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Poem by Eleanor Farjeon

Sonnets. 1. Man Cannot Be a Sophist to His Heart

Man cannot be a sophist to his heart,
He must look nakedly on his intent,
Expose it of all shreds of argument,
And strip it like a slave-girl in the mart.
What though with speckled truths and masked confessions
He still deceives awhile the outer sense?
At barely half his honestys expense
Still earns the worlds excuse for the worlds transgressions?

His conscience cannot play the marshland elf,
Confusing that poor midnight wanderer,
His soul, with floundering lights and errant gleams.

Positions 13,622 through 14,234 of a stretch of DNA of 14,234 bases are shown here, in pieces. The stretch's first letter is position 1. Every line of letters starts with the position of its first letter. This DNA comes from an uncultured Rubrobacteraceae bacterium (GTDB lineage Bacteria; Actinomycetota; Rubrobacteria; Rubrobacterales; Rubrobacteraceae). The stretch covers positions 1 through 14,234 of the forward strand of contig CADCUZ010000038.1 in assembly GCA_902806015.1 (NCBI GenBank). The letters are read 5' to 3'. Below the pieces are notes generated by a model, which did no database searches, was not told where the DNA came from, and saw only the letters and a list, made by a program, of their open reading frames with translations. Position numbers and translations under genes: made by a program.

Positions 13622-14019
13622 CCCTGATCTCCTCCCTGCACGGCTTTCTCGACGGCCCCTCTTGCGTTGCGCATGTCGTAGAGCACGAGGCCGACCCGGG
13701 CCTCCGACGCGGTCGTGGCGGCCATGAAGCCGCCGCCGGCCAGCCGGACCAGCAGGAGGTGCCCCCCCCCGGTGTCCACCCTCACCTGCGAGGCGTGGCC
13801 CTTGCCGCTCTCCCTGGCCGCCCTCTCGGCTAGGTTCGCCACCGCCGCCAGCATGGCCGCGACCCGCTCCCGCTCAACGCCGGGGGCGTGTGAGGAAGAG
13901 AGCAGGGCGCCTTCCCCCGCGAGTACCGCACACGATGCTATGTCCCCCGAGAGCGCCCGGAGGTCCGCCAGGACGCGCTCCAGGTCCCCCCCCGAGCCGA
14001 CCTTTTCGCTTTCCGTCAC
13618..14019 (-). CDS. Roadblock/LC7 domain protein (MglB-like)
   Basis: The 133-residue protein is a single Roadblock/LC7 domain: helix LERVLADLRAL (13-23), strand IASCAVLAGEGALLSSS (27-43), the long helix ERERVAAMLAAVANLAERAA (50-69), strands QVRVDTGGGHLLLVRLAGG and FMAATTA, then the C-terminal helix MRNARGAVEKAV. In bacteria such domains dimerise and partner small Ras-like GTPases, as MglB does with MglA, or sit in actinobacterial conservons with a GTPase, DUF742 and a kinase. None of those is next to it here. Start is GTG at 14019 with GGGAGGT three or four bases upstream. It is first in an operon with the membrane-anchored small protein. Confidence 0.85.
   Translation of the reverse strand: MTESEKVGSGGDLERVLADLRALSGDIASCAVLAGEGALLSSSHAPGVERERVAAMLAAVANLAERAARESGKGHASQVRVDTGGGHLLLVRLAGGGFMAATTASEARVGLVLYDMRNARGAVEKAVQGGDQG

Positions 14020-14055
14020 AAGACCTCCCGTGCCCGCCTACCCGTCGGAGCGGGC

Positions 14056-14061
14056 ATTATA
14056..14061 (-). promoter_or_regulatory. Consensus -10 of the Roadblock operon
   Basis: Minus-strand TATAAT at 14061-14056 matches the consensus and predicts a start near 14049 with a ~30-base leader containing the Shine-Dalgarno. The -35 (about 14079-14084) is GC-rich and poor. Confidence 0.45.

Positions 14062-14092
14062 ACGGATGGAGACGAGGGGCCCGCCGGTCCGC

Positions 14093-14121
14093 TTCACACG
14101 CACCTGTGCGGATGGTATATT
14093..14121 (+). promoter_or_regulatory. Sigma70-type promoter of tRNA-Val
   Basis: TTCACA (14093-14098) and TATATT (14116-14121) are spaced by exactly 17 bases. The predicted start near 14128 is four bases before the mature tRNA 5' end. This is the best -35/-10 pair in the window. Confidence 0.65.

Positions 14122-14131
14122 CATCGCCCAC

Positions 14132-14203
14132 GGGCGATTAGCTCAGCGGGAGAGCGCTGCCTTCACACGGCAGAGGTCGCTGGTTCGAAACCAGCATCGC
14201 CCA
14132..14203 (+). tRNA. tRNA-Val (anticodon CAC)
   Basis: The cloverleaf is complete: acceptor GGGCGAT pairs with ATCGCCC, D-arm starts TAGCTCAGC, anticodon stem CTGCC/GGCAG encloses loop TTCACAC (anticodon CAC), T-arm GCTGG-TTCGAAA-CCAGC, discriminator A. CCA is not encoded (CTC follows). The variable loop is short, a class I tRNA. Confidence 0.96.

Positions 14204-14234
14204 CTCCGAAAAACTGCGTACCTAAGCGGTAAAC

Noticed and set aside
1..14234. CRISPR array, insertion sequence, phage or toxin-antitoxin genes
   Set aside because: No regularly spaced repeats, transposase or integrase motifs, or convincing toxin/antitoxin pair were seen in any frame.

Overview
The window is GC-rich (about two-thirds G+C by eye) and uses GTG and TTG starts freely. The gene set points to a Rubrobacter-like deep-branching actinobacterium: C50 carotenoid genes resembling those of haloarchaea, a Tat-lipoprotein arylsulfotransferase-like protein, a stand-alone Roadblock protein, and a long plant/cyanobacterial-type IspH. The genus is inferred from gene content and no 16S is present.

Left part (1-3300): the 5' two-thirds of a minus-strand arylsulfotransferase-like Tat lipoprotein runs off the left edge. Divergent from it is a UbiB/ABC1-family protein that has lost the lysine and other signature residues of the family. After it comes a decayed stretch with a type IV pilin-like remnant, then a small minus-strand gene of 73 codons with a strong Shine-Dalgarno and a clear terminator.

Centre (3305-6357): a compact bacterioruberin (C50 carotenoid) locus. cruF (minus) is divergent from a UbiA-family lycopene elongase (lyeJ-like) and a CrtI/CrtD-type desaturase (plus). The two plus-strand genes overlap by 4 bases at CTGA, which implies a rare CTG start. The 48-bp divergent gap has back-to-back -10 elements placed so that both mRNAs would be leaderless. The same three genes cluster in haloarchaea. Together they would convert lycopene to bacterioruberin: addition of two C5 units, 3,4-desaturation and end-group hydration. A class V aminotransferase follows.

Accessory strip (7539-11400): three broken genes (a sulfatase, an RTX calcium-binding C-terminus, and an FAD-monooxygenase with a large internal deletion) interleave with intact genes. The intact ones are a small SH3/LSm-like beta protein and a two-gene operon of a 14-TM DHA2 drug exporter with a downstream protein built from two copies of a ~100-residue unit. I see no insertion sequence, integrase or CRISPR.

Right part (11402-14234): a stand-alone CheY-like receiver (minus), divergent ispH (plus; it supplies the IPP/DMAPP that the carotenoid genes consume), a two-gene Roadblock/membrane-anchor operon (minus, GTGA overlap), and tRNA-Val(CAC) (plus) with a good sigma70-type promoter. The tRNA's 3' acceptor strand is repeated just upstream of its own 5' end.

O what damnation man would deal himself
If meeting her beyond his uttermost dreams
He still could face his soul and lie to her.

Eleanor Farjeon

Eleanor Farjeon's other poems:
  1. Sonnets. 7. When I see two delay their wings at heaven
  2. Sonnets. 9. Love Needs not Two the Render It Complete
  3. Sonnet (About the house go terrible winds in flight)
  4. Sonnets. 10. What is this anguish then that always stands
  5. Vagrant Songs

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